Walkoff Sac Fly Gives Cyclones Extra-Innings Win
It really should have been Johan Santana dangling left arm night based on his injury history with the Mets, but instead Wednesday night at MCU Park in Coney Island was Johan Santana bobblehead night.
And the Brooklyn Cyclones did not disappoint, as the team scratched out a 2-1 victory over the Staten Island Yankees in 10 innings to improve to 6-11 on the year.
Brooklyn had lost four straight games and seven of their last eight before Wednesday night’s win. But it seems every game features either a rain delay or extra innings – or in this case both. Cyclones’ manager Rich Donnelly said he hasn’t seen anything like this in all his years in baseball.
“I think we’ve only had one clean game where it’s just a nice game,” Donnelly said. “You win or lose, and you go home. We’re the night raiders. I haven’t seen David Letterman in two weeks.”
After enduring an 11-minute rain delay in the first inning, Cyclones’ lefty starter Carlos Valdez settled in nicely to throw six innings of three-hit ball while surrendering no runs. But his team could not score him a run as he was tagged with a no-decision.
The Cyclones got a bit of scare in the bottom of the first when last year’s Mets’ first-round draft-pick Gavin Cecchini suffered a high ankle sprain sliding into third base. To make matters worse, he was caught stealing on the play to end the inning.
Brooklyn took the lead in the bottom of the sixth inning by manufacturing the game’s first run. Cecchini’s replacement Juan Gamboa led off with a bunt single, and L.J. Mazzilli drew a walk. Yankee’s pitcher Caleb Smith balked, and Cyclones’ left fielder Jared King followed with a sacrifice fly to center.
But the Yankees struck right back with an unearned run in the top of the seventh off Cyclones’ reliever Akeel Morris to tie the game at one.
The Cyclones started their game-winning rally with one out in the tenth when center fielder Patrick Biondi drew a walk. Gamboa then doubled inside the third-base bag to put the winning run 90-feet away.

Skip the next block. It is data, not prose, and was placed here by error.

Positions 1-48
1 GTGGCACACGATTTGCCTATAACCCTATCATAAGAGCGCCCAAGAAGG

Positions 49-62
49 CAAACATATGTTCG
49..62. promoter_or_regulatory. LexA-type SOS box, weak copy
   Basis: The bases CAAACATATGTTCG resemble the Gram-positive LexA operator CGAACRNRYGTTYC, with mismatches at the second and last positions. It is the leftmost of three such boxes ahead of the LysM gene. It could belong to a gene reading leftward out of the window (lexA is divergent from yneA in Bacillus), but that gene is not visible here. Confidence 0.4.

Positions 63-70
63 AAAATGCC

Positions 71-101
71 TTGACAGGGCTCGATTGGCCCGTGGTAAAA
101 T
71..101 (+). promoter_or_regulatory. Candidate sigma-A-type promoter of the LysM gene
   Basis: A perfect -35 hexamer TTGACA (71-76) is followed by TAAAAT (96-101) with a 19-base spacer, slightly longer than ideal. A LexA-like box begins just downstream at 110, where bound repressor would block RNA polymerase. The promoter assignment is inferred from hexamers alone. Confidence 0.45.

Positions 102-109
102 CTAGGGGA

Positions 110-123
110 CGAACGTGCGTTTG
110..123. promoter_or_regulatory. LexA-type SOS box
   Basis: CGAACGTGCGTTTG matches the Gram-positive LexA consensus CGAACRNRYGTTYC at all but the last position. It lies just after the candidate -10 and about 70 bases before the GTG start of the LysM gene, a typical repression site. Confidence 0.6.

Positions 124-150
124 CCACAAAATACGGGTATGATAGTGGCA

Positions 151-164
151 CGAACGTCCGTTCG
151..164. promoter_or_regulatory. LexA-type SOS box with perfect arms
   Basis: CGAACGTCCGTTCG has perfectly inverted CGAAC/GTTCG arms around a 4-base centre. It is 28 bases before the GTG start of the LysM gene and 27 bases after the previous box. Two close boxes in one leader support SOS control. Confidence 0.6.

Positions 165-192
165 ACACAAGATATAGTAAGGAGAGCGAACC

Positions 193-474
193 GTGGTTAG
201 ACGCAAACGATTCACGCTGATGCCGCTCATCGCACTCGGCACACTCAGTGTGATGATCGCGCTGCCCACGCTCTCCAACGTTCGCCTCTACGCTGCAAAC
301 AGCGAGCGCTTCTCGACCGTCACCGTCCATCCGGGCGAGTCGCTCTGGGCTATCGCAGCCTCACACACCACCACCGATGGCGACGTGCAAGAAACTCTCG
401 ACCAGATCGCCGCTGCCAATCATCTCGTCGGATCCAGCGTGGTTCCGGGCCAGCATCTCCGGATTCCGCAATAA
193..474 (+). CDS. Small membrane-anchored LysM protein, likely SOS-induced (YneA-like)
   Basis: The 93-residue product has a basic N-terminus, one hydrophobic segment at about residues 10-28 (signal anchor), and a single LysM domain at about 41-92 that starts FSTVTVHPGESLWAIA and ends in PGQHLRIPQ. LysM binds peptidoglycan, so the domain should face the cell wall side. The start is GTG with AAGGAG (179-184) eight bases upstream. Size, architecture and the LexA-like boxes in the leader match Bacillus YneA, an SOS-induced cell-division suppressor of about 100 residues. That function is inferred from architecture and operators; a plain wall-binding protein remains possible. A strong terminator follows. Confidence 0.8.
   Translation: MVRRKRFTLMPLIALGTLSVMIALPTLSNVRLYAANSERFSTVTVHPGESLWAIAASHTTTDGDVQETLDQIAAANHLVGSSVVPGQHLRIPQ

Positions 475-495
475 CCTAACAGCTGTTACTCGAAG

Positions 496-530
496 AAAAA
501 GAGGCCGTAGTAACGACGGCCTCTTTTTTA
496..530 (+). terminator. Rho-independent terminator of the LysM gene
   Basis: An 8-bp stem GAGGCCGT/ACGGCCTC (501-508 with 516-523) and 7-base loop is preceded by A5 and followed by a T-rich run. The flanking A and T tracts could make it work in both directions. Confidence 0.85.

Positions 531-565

The Yankees’ decided to intentionally walk Mazzilli to create a force and instead pitch to first baseman Matt Oberste, who had been 0-for-4 up until that point.
Oberste lined a ball to shallow left field, but given Biondi’s speed, Donnelly had to take a gamble in sending the runner. Donnely said that Biondi is the only runner on his team that he would have sent in that spot.
The throw from Yankees’ left fielder Mikeson Oliberto beat Biondi, but the Cyclones’ speedster was able to make an acrobatic slide around the tag to arrive home safely for the Brooklyn win.
“I saw the catcher go to the right, and he actually got back to the plate as I was sliding, so I popped up and hopped over the tag and was able to do it,” Biondi said.
“I give props to Biondi for being fast and tagging up,” Oberste said. “He did a great job. He made a great slide and luckily the throw was a little bit off.”
The win was Brooklyn’s second walkoff victory in extra innings this year. The team, however, continues to struggle with men in scoring position. After a 1-for-14 performance Tuesday night, the Cyclones were 0-for-6 with men in scoring position in this one, with both runs coming via the sacrifice fly.
It’s tough for a team to practice improving in clutch situations, as this is mostly determined by the players’ mental approach.
“It’s very hard to simulate anything in practice in baseball because the pitcher’s not out there,” Donnelly said. “In basketball, you can have a full-length scrimmage. In football, you can have a scrimmage, and it’s real. In baseball, you can simulate all day and all night, but the pitcher isn’t throwing 98 miles an hour.”
The Cyclones head down to Aberdeen, Md., for the holiday weekend to take on the Ironbirds in a three-game series. They’ll return home Sunday to host the Lowell Spinners.
Click here to view the complete box score of this game.
About the Author: Jim Mancari
Jim Mancari hails from Massapequa, N.Y. He recently earned a Master's degree in Journalism at Hofstra University. He is a devout Mets fan and takes pride in his team, despite their lack of success over the last few years. Like all Mets fans, Jim has plenty of hope. He also writes as the sports reporter for the Brooklyn Tablet newspaper and the senior editor of metroBASEBALL Magazine. Click my name to view my personal website.
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